*I am excited. This is my first geek-blog (for want of a better term, my apologies). I have always wanted to write something technical but try as I may, words elude me when I sit down to it. Unwillingly, I have had to acknowledge the tag given to me by the men in my family (sigh): technically-challenged.*

*It is not very hard for me to live up to the tag. So, when Ramana sent me his post this morning, I had been looking forward to it, albeit a bit anxious. I only had to open it to jump up in excitement. Mathematics! I almost clapped my hands with glee. It used to be my favourite subject in school, along with Literature.*

*The guest posts just keep getting better and better...*

A few minor problems from number theory keep me awake in the nights from time to time. Roughly a month ago, for the price of a good night sleep, one of those nights of mental fecundity granted me an insight into the closed form equation for Fibonacci numbers. When Sangeetha asked me to write for her blog, I enthusiastically welcomed the opportunity since I meant to write about my insight for a while and I did not do so.

Fibonacci numbers, since I can grasp them even with my undernourished mathematical faculties, fascinate me days on end. In fact, I wrote a post on Fibonacci numbers more than one year ago at http://ramana.posterous.com/generalized-fibonacci-sequence. For any problem, depending on the dimension, there can be several generalizations! This time, my attention is the closed form expression for Fibonacci numbers also known as Binet's Fibonacci number formula. Of course, I did not know who Binet was until yesterday. In any event, in order to find out Nth term of Fibonacci sequence, we have the following formula:

F(N) = ((1+sqrt(5))^N - (1-sqrt(5))^N)/(2^Nsqrt(5))

The above formula amazed me for many years since I did not know much about "Linear Recurrence Equation" (http://mathworld.wolfram.com/LinearRecurrenceEquation.html). Yes, I would love to become a mathematician and that too in number theory without knowing Linear Recurrence Equation and Binet's work.

Let us get back to the above equation and the night of pure ecstasy. I expanded the above formula for a few values of N. I recalled the following fact about binomial expansion:

(a+b)^N - (a-b)^N = 2(N c 1)a^(N-1)b + 2(N c 3)a^(N-3)b^3 + ...

As you could see in the above, the powers of b are odd numbers. In our closed formula for Fibonacci, a equals 1 and b equals sqrt(5). Since the powers of b (sqrt(5)) are odd, we can get rid of one of sqrt(5) with the one in the denominator. Even powers of sqrt(5) result in nice integers. I was extremely delighted to note this. Of course, simple minds and simple pleasures. Then, it occurred to me why we cannot change the value of b in the closed formula. That is what I did next. I substituted sqrt(7) for sqrt(5). I ended up getting the following sequence:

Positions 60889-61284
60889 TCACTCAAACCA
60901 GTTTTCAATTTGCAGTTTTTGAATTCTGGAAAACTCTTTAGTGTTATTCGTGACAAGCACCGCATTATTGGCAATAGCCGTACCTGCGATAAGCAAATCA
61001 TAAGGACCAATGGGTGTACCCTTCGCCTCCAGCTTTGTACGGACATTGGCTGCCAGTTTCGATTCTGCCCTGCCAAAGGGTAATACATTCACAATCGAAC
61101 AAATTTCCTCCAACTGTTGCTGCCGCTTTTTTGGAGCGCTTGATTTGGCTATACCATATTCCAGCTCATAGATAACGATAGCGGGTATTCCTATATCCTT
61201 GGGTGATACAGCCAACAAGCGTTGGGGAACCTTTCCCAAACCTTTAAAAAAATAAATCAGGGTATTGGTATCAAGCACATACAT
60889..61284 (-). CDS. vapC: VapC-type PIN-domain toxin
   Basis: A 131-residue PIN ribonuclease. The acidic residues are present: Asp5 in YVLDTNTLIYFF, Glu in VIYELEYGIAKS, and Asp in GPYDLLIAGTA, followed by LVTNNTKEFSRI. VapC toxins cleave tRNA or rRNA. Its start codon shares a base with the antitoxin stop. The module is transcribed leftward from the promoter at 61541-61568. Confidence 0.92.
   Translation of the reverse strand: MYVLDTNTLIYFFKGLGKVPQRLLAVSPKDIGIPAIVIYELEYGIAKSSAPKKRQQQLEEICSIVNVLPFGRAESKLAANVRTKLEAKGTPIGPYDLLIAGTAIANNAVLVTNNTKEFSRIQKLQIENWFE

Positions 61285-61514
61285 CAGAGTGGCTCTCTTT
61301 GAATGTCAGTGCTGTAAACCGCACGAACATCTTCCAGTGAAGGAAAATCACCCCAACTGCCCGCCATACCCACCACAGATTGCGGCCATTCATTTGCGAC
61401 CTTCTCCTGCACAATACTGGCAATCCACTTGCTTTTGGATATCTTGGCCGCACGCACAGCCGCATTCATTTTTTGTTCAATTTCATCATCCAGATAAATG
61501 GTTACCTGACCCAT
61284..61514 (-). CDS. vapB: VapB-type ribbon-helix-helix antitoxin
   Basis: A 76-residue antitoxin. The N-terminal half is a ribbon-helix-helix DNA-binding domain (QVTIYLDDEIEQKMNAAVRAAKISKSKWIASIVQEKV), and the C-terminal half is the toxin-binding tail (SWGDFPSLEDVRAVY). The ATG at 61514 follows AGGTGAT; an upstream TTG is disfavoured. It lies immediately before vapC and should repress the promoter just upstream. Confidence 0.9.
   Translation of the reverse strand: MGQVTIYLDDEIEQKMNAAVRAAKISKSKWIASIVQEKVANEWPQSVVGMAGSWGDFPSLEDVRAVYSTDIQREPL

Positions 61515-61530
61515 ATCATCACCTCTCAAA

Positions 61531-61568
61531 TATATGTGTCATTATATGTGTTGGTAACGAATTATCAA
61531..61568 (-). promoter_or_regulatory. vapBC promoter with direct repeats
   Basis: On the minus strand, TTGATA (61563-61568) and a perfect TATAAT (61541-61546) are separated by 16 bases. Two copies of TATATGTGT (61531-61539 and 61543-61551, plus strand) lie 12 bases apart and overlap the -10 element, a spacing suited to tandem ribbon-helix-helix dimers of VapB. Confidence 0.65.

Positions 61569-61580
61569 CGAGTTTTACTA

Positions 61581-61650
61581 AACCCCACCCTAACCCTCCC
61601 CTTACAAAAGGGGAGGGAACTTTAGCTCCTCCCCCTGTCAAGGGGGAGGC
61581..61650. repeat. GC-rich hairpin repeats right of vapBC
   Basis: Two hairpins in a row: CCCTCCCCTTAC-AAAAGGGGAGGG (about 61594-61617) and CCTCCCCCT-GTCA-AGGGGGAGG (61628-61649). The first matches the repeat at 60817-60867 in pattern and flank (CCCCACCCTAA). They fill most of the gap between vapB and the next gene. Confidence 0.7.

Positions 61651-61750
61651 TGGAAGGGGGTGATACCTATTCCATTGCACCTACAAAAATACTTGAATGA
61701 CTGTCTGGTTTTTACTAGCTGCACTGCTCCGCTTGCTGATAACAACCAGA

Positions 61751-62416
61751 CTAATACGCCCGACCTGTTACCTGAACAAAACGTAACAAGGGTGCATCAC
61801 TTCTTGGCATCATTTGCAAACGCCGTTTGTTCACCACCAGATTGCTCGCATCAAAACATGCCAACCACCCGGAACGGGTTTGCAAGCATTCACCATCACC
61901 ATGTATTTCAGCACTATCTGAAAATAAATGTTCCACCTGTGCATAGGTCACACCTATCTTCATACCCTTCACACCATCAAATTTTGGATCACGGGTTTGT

1, 1, 2.5, 4, 7.75, 13.75, ...

If you examine the above for a few seconds, it will reveal its recurrence relation:

g(N) = g(N-1) + 1.5g(N-2)

From the above result, as you can easily surmise, I was totally ecstatic. Then, I tried sqrt(9) equal to 3. I got:

1, 1, 3, 5, 11, 21, 43, 85, 171, ...

The relation is:

h(N) = h(n-1) + 2h(n-2)

Now, it is time to mess with the value of a. Until now, it has been 1. I increased it 2 and I still kept b at 3. I got:

1, 2, 5.25, 13, 32.5625, ...

The relation is:

j(N) = 2j(N-1) + 1.25j(N-2)

The above results are the ones that I wanted to post in this entry. Since it is Sangeetha's blog, I decided to check a couple of web sites before posting. Unfortunately, I discovered this page http://mathworld.wolfram.com/FibonacciNumber.html. The cases that I was discussing above are straight from the following equation:

X^2 - aX - b = 0

The moral of the story comes in a twin-pack:

1. You cannot aspire to be a mathematician and accomplish "original" discoveries without studying even the basics.

2. At the same time, there is no shame in exploring mathematical world even with limited knowledge. As long as you do not expect and ask for huge rewards for your investigations, you can have a lot of fun. In addition to that, the discoveries that you make are undoubtedly original for you if not for the rest of the world.

*Literature stayed with me in the form of the books I read, this blog, emails I write everyday, more recently Twitter, et al. Somewhere along the road, I had left Math behind. I can't wait to start clicking on those links!*

Thanks for the post, Ramana! Only waiting for monkey #3 to write me something, now ;)

ReplyDeleteCan't wait to play with the formulas, thanks. Unfortunately I need to run to get to work for another exciting and intellectually stimulating day.

ReplyDeleteRamanujan sticks out like a huge sore-thumb in defiance of the first conjecture in your moral twin-pack. Of course, we can always call him an anomaly and move on.

If you are talking about financial rewards, I think maintaining the amateur status is better than trading a bit of your love of mathematics to pay the mortgage. Consider yourself lucky :P